Which cover crops perform best for Kentucky gardens? Generally not one cover crop will capture all the benefits listed above. The question goes back to the home gardener to decide “why do I want a cover crop?” and “what am I hoping to accomplish in my garden?”. Once you answer that question, it gets much easier to implement a cover crop for the garden. For example, let’s say that you desire a cover crop for weed suppression. The next question you may ask is what time of year do I want to deal with weed suppression? You may answer this question as the winter and summer months are needed more for weed suppression. Make sure to know what growing location you are located in as well as the soil type. Also, consider what type of crops are being grown in your garden. What will happen after these crops come out of the garden? What does your timeline look like? Once you answer some of those basic questions, you will better understand what cover crop is needed or wanted for your garden.
If you are looking for a cover crop that might check multiple boxes for benefits with the home gardener, cereal rye might be a good option! With cereal rye, it will increase organic matter content in the soil, reduce weeds, improve soil structure, promote soil micro-organisms, decrease soil erosion, increase water infiltration, and help improve nutrient cycling.
How should we prepare before sowing cover crops in the garden? Before getting started, home gardeners should do their homework to know how much biomass will be produced from their specific cover crop being grown. For instance, cereal rye can get several feet tall at maturity, so ask yourself, are you equipped to handle it. Make sure that you are prepared and ready for when that times comes. Also, understand when the cover crop needs to be terminated.
When it comes to seeding these cover crops, most of them can be sown by broadcast seeding it. To know how much to apply over the area, measure the acreage of the garden and know what the recommended seeding rate for the cover crop. Next, prepare to broadcast the cover crop seed over the area. It may be helpful to mix it other additions such as potting soil or sand, so you feel it better and achieve better coverage when broadcasting the seed over the ground.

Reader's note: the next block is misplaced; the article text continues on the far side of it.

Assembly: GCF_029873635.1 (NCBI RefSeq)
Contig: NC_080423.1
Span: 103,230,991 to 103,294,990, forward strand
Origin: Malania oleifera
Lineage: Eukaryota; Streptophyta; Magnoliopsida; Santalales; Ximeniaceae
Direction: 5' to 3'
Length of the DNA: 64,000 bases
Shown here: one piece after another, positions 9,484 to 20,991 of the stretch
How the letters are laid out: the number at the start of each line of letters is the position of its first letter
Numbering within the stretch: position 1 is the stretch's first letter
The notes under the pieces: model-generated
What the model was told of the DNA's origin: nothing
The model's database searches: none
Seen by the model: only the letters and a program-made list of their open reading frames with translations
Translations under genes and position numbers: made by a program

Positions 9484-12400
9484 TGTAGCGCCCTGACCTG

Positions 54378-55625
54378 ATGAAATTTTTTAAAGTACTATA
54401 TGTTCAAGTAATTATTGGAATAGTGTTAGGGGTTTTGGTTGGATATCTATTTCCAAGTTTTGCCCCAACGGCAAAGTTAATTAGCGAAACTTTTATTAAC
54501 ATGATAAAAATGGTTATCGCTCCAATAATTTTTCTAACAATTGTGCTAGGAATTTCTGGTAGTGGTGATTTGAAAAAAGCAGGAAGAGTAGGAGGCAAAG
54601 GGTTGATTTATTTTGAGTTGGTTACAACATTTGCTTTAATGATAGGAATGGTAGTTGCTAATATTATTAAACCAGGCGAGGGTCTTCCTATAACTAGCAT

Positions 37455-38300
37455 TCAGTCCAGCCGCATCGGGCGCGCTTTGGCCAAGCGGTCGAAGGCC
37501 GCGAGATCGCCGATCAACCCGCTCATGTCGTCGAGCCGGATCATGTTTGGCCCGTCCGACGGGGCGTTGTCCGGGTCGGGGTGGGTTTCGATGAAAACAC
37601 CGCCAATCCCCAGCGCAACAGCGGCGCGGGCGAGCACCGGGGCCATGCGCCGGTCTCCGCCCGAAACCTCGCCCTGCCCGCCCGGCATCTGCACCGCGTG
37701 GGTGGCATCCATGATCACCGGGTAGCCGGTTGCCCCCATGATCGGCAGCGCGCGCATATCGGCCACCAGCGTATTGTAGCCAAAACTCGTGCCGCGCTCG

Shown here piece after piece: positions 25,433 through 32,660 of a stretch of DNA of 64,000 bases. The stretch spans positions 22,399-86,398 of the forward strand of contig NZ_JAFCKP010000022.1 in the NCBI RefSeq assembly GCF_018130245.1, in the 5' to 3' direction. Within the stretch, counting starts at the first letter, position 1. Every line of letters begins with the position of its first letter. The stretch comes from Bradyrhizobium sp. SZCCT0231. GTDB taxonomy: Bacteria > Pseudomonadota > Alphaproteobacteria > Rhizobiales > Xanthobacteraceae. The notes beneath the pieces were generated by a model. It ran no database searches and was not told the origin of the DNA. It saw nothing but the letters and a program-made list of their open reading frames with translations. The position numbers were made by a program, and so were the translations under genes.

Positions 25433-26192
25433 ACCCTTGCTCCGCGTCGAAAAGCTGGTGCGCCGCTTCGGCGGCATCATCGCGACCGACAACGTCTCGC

Next, prepare the soil before sowing the cover crop. Soil should be loose, crumbly, and soft on the top like planting for a vegetable garden. Gardeners should be able to rake the soil softly over the entire area. Avoid rocky or compacted soils.
If someone would like to learn more about cover crops, here are some other good resources to consider adding to your library.
To listen to the full interview with Dr. Rachel Rudolph on Cover Crops for the Kentucky Garden, check out Episode 10 of the Sunshine Gardening Podcast!
I hope that you enjoyed our discussion on things to consider when selecting and growing a cover crop for the Kentucky garden! To view the show notes for Episode 10 on Cover Crops for the Kentucky Garden, visit me on the blog at Warren County Agriculture. Go to www.warrencountyagriculture.com
If you would like more information about cover crops for Kentucky gardens, make sure to contact your local Extension Office in your area.
Thanks for listening to the Sunshine Gardening Podcast!
Gardeners keep digging into gardening and remember to add a little sunshine!
Winter Cover Crops for Kentucky Gardens and Fields, ID-113- http://www2.ca.uky.edu/agcomm/pubs/id/id113/id113.pdf
Last week, a client sent me a photo of a hammerhead worm. To be honest, I had never seen one or even heard of it before. I thought this article would shed more light on this unique creature. Read here to find out more information about hammerhead worms.
Hammerhead worms are earthworm and mollusk predators and have been a problem in earthworm farms. These are terrestrial planarians. They are able to detect secretions left by earthworms in the soil, and then track, kill, and consume those earthworms. They are able to kill earthworms many times their size as hammerhead worms can use a neurotoxin (tetrodotoxin) to paralyze the worm. Hammerhead worms have the potential to greatly impact local earthworm populations. These hammerhead worms have few predators.
Reproduction can be sexual, or asexual as all the species are hermaphroditic. Some species can use fragmentation, fission of posterior body fragments. These diverse reproductive strategies enable hammerhead worms to spread rapidly.
While there are native hammerhead worm species, this species appears to be invasive from southeastern Asia; however, I am not able to confirm this. This species is widely distributed and has been in the United States for over a century.
Information for this article was taken from Ric Bessin, Entomology Extension Specialist Kentucky Pest News article published on September 8, 2020 found at https://kentuckypestnews.wordpress.com/2020/09/08/hammerhead-worms/.